As we approach the next HX50 Monthly Update & AMA, it's a good time to delve into the details of all the progress made on the HX50 in August.
From the last update, the significant news is that the push towards the prototypes is advancing right on schedule. Substantial progress has been made in manufacturing components for the HX50 and thoroughly testing them.
2 Oct 2023
Fuselage Six (wheels) and Fuselage Seven (skids) are nearing completion and are benefiting from test enhancements. For example, the slight variation in the upward view angle of the fuselage observed in the human factors testing was modified for brow line development.
Hill's approach of designing in parallel with development is paying off.
A remarkable amount has been achieved with the doors, tooling approaches, and laminating processes, which have all been tested, resulting in an elegant automotive fit and finish.
Additionally, optically perfect glazing has been produced in house for the impact resistant windows.
“I spend most of my life dealing with the minutiae of tiny little details .... and every once in a while something happens out here on the shop floor and it makes you realise, we’re getting there ... and one of those moments was when we first got to put the first glazed panels in.” - Jason Hill
Another major achievement has been getting the first two structurally representative tail booms built – with a full set of production tools completed and a greatly improved surface finish making it easier to paint. And it’s amazingly light – currently 15 kg.
All the manufacturing processes have been developed with the design exercise, and the actual parts for the test engine are being produced.
There is a huge effort going on to get the gas generator for the engine built, with the combustor the first part to be tested, followed by the construction of an electrical test bench for the motor generator unit.
Development of the turbine blade casting process has been a big success - this is an area that is make or break in terms of the viability of delivering a cost effective turbine engine. These blades require an oxygen-free environment, and we've devised an innovative method that eliminates the need for expensive infrastructure.
In addition to the turbine blades the first turbine disc has been produced out of superalloy material for the first test engine.
In addition to the compressor, turbine disc and turbine blades, the test combustor has been released and is now in production. The team is currently meeting the challenge of drilling 2500 precision holes in the combustor needed to mix the air and the fuel directly on the five axis machine.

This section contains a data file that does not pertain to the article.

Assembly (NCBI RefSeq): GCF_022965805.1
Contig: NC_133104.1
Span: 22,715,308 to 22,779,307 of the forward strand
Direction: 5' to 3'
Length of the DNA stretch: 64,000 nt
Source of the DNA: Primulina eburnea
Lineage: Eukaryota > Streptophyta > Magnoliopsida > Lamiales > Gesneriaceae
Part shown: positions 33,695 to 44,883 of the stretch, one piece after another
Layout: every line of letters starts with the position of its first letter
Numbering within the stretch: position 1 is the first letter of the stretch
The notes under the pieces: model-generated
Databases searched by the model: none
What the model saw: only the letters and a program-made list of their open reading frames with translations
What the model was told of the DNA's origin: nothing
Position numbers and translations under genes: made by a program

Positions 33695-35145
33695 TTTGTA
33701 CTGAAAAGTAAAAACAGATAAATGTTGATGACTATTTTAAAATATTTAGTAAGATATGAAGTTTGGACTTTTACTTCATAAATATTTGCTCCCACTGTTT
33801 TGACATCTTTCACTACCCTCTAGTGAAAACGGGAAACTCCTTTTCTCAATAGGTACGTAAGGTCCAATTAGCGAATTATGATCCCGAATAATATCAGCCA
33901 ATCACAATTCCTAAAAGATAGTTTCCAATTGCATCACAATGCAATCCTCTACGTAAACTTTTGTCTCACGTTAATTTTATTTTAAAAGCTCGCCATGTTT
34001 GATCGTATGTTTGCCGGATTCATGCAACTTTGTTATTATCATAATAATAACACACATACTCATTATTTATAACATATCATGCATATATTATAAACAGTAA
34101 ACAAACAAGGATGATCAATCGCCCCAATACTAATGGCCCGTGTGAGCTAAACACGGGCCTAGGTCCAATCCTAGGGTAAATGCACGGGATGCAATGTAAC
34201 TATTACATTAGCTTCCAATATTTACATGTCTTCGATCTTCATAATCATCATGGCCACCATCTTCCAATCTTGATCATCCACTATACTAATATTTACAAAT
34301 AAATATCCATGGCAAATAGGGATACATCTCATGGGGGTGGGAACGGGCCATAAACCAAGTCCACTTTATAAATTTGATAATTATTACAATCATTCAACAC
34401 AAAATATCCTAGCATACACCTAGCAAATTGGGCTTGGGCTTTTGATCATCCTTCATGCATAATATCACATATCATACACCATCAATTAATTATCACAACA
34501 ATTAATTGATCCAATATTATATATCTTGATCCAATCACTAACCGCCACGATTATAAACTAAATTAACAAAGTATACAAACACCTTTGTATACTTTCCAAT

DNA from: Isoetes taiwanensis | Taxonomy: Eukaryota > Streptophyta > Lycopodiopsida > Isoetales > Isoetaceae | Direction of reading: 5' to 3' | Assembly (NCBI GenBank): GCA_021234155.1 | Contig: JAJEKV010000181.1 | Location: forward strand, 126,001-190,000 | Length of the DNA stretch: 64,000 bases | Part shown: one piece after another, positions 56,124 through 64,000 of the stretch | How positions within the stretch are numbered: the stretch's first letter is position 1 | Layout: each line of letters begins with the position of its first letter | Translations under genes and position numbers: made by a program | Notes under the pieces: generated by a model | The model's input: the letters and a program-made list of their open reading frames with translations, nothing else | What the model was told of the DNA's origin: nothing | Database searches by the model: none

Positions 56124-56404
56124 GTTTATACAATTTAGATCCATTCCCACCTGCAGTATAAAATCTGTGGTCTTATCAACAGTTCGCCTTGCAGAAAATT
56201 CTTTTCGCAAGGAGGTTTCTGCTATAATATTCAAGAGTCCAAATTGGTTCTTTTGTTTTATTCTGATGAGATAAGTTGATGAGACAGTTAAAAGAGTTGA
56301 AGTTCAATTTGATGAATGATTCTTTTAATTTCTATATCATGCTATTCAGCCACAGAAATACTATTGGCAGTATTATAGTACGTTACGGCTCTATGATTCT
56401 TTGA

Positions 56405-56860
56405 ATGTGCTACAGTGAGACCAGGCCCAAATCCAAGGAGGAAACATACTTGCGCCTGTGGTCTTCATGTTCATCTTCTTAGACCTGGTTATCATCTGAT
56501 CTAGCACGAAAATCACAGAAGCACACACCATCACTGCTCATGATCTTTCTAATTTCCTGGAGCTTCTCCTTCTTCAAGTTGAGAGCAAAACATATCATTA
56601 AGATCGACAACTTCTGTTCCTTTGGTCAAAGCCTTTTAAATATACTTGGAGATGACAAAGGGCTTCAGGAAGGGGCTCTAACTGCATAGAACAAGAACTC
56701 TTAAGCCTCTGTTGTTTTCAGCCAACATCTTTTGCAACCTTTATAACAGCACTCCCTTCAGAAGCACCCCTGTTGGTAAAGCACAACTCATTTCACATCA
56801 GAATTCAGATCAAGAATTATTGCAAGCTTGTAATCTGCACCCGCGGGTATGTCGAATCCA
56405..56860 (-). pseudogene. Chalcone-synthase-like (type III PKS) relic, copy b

In the drive train production process 30 different steps are needed to produce the gears to the quality needed, then to inspect and qualify them for aerospace application.
The first 3 drive trains for the GT50 and HX50 are now being produced, the final one of which will be used for testing and the first flight.
The main rotor system has to have both a compact aerodynamic design and conventional low risk mechanical elements – what is needed is absolute reliability and benign handling qualities. This is coming along well as the structural dynamics of the blades are optimised before being released for tooling.
“Our rotor system is the greatest hits of all of the things that have been shown to work really well over the decades gone by.” - Jason Hill
Big progress has been made in this area, with the target hardware now driving the target screen by the correct communications protocol. The PFD screen is now running on the actual target screen and the audio panel is being integrated, as well as the transponder, comm and GPS.
Hill’s engineers are working on other screens and graphical details that will be presented during startup and the various stages of the operation of the Hill Digital Cockpit.
One new area of UI development that’s had a lot of attention is the user interface and user experience for the Input Panel Interface (IPI). There is now a simplified menu structure with a single home screen where everything you need to get to is presented cleanly and elegantly.
The team is now concentrating closely on the physical aspects of the instrument console, in particular the start panel, along with further development of cooling vents, iPad mounting detail and ski ramp trim in terms of ergonomics and aesthetics.
“I know you’re very used to me talking about composites and gears and engines and gears and that sort of stuff. The truth is that without all of the software and without all of the electronic components, the HX50 would just be an ornament." - Jason Hill
The control algorithms developed at Hill are working and delivering the levels of power conditioning required. Now the PCBs can be miniaturised to get the size and the weight down, and the efficiency up, in order to package and install components in the helicopter.
A lot of components for the wheeled undercarriage system have been turned out in the last month, including the first complete set of wheels for the HX50.
“From across the programme, DC One, DC Two, and DC Three, everybody’s flat out producing the components to get these first demonstration aircraft together.” - Jason Hill
Stay tuned and join us on the next HX50 Monthly Update and AMA for more updates as we move closer to our goal of bringing the HX50 to life.
Join Us for the HX50 Open Day
Experience the HX50 up close at our Open Day on Dec 7, 2023, at the iconic IWM Duxford, UK.
Are you interested in the HX50? Book your spot in our group presentation and learn why the HX50 will be better than your current helicopter.
Mischa Gelb (aka Pilot Yellow) and Ruben Dias
Exclusive full details about the HX50 not yet available to the public
30 minutes presentation + Q&A via ZOOM
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